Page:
I'm trying to convert a C# DateTime variable to Unix time, ie, the number of seconds since Jan 1st, 1970. It looks like a DateTime is actually implemented as the number of 'ticks' since Jan 1st, 0001.

My current thought is to subtract Jan 1st, 1970 from my DateTime like this:

TimeSpan span= DateTime.Now.Subtract(new DateTime(1970,1,1,0,0,0));
return span.TotalSeconds;

Is there a better way?


That's basically it. These are the methods I use to convert to and from Unix epoch time:

public static DateTime ConvertFromUnixTimestamp(double timestamp)
    DateTime origin = new DateTime(1970, 1, 1, 0, 0, 0, 0, DateTimeKind.Utc);
    return origin.AddSeconds(timestamp);

public static double ConvertToUnixTimestamp(DateTime date)
    DateTime origin = new DateTime(1970, 1, 1, 0, 0, 0, 0, DateTimeKind.Utc);
    TimeSpan diff = date.ToUniversalTime() - origin;
    return Math.Floor(diff.TotalSeconds);

Update: As of .Net Core 2.1 and .Net Standard 2.1 a DateTime equal to the Unix Epoch can be obtained from the static DateTime.UnixEpoch.

  • 1
    It should be worth noting that if you want to convert to millseconds for either more accurate timestamps or Javascript Date() object compatibility, you need to use long instead of int for the timestamp type.
    – Soviut
    Feb 8 '13 at 4:58
  • 3
    Did not work for me. This answer did the trick: stackoverflow.com/questions/249760/…
    – Zeezer
    Jan 2 '14 at 14:11
  • @Jonny - ToUniversalTime() converts to UTC, so it does account for UTC. Dec 12 '14 at 14:22
  • 5
    DateTime origin = new DateTime(1970, 1, 1, 0, 0, 0, 0, DateTimeKind.Utc); Interesting that no one suggested this. Very often you will have milliseconds representing Utc time. And if you dont specify this explicitly and somewhere later in code youll have ToUniversalTime() than you end up with bad Utc time, because by default DateTime is NOT Utc.
    – steavy
    Aug 12 '15 at 17:49
  • nice post, I needed to remove the Math.floor because I needed a little more detail.
    – sntrenter
    Sep 7 at 0:15

If the rest of your system is OK with DateTimeOffset instead of DateTime, there's a really convenient feature:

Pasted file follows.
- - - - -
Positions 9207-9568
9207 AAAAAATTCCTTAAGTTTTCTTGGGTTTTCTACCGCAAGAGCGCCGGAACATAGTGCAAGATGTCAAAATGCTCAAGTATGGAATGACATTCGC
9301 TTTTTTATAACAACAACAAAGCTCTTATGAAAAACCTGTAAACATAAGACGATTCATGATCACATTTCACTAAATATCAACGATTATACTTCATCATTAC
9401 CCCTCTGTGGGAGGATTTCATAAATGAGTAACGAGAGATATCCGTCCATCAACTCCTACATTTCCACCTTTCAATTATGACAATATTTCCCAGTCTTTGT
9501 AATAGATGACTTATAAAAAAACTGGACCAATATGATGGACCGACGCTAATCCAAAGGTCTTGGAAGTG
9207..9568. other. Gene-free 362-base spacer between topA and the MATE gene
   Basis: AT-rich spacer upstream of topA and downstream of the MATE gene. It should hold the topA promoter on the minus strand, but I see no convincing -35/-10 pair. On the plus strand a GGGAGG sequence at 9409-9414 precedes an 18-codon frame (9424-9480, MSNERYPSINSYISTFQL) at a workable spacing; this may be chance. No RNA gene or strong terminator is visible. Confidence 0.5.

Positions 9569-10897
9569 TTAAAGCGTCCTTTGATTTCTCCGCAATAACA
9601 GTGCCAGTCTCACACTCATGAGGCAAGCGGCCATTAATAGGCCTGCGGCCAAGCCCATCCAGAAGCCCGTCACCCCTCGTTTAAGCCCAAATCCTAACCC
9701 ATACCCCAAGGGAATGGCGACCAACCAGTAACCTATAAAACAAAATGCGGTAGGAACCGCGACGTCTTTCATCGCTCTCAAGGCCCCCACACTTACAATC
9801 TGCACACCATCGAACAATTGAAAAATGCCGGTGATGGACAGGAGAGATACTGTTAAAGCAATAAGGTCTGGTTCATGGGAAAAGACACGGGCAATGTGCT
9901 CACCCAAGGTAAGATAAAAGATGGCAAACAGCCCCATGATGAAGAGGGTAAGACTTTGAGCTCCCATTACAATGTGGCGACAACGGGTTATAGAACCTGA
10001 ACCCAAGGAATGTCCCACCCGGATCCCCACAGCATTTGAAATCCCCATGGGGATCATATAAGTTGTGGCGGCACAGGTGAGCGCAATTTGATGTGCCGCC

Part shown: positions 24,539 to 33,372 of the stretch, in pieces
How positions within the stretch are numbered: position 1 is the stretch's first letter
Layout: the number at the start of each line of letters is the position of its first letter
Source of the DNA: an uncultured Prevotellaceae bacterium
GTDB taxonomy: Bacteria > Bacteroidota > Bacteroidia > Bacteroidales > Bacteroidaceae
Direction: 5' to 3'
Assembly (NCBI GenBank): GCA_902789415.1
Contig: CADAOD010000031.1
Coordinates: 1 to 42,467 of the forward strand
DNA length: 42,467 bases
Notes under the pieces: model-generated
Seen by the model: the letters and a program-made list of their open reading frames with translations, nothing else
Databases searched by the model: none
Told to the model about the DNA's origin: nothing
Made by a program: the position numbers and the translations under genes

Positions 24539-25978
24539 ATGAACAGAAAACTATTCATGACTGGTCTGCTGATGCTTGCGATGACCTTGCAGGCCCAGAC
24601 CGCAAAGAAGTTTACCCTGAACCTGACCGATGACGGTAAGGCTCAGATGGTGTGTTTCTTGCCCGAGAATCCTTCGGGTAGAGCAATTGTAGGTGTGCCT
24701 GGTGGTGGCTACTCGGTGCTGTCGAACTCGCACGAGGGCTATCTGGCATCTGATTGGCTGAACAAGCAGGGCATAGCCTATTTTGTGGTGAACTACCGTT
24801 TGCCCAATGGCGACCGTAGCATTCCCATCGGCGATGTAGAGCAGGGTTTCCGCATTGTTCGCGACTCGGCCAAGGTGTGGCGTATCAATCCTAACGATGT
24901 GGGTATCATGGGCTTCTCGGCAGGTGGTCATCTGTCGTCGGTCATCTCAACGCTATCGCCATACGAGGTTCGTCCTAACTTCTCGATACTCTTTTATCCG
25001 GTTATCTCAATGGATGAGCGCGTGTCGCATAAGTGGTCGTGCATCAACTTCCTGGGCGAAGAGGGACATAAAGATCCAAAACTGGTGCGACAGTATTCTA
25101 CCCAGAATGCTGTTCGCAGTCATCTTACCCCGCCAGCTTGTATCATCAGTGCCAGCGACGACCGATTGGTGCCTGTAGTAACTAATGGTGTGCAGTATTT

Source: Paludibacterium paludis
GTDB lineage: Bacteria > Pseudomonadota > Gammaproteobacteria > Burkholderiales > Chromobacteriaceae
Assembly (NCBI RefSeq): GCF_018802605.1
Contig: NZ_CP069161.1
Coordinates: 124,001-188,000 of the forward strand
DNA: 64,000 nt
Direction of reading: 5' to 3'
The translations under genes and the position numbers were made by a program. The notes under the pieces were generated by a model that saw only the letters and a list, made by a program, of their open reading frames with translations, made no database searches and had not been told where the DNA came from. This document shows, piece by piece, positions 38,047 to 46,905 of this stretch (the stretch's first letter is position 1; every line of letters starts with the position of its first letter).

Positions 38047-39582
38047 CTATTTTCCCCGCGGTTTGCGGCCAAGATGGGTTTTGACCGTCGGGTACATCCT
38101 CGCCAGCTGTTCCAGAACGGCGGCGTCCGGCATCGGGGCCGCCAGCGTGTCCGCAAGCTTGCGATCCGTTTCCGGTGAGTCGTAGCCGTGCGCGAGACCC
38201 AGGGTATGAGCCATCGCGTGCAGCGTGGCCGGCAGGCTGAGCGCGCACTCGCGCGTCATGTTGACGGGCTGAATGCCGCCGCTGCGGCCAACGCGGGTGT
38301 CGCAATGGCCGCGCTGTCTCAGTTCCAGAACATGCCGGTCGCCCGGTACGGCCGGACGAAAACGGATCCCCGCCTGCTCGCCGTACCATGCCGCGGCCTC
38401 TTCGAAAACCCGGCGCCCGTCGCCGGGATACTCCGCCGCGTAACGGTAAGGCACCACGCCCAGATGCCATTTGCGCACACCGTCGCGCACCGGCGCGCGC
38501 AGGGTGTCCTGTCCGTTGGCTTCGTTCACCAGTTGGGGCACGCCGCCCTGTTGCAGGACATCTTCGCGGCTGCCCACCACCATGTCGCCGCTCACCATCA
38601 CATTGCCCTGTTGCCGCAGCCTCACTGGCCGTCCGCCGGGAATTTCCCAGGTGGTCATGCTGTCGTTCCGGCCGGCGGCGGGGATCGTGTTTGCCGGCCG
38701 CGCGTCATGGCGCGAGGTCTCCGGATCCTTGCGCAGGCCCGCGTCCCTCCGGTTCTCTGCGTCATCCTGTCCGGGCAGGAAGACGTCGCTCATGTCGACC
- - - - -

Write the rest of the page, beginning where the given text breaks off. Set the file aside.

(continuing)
long unixSeconds = DateTimeOffset.Now.ToUnixTimeSeconds();
  • 7
    This is a cleaner way, but it's only available in framework 4.6 msdn.microsoft.com/en-us/library/… Dec 23 '16 at 15:42
  • 1
    Nice. And of course for going from unix to a DateTimeOffset, you can use var time = DateTimeOffset.FromUnixTimeSeconds(5000); MS Doc
    – Jordan
    May 23 '19 at 14:35

The only thing I see is that it's supposed to be since Midnight Jan 1, 1970 UTC

TimeSpan span= DateTime.Now.Subtract(new DateTime(1970,1,1,0,0,0, DateTimeKind.Utc));
return span.TotalSeconds;
  • 8
    Should it be DateTime.UtcNow?
    – oferei
    Jun 12 '17 at 9:55

You probably want to use DateTime.UtcNow to avoid timezone issue

TimeSpan span= DateTime.UtcNow.Subtract(new DateTime(1970,1,1,0,0,0)); 
  • The only way to avoid timezone issues is to 1) remain blissfully ignorant, and support only one timezone, or 2) handle timezones (at least) everywhere you interface with another system or end-user. In particular, using UTC everywhere internally is only part of the battle. In the first scenario, adding UTC datetimes actually makes the problem worse, until you are ready to do all of (2), because you go from supporting any one timezone to supporting only UTC.
    – jpaugh
    Oct 25 '18 at 14:14

That approach will be good if the date-time in question is in UTC, or represents local time in an area that has never observed daylight saving time. The DateTime difference routines do not take into account Daylight Saving Time, and consequently will regard midnight June 1 as being a multiple of 24 hours after midnight January 1. I'm unaware of anything in Windows that reports historical daylight-saving rules for the current locale, so I don't think there's any good way to correctly handle any time prior to the most recent daylight-saving rule change.


I use year 2000 instead of Epoch Time in my calculus. Working with smaller numbers is easy to store and transport and is JSON friendly.

Year 2000 was at second 946684800 of epoch time.

Year 2000 was at second 63082281600 from 1-st of Jan 0001.

DateTime.UtcNow Ticks starts from 1-st of Jan 0001

Seconds from year 2000:


Seconds from Unix Time:


For example year 2020 is:

var year2020 = (new DateTime()).AddYears(2019).Ticks; // Because DateTime starts already at year 1

637134336000000000 Ticks since 1-st of Jan 0001

63713433600 Seconds since 1-st of Jan 0001

1577836800 Seconds since Epoch Time

631152000 Seconds since year 2000


Epoch Time converter: https://www.epochconverter.com

Year 1 converter: https://www.epochconverter.com/seconds-days-since-y0


You can create a startTime and endTime of DateTime, then do endTime.Subtract(startTime). Then output your span.Seconds.

I think that should work.

Your Answer

By clicking “Post Your Answer”, you agree to our terms of service, privacy policy and cookie policy

Not the answer you're looking for? Browse other questions tagged or ask your own question.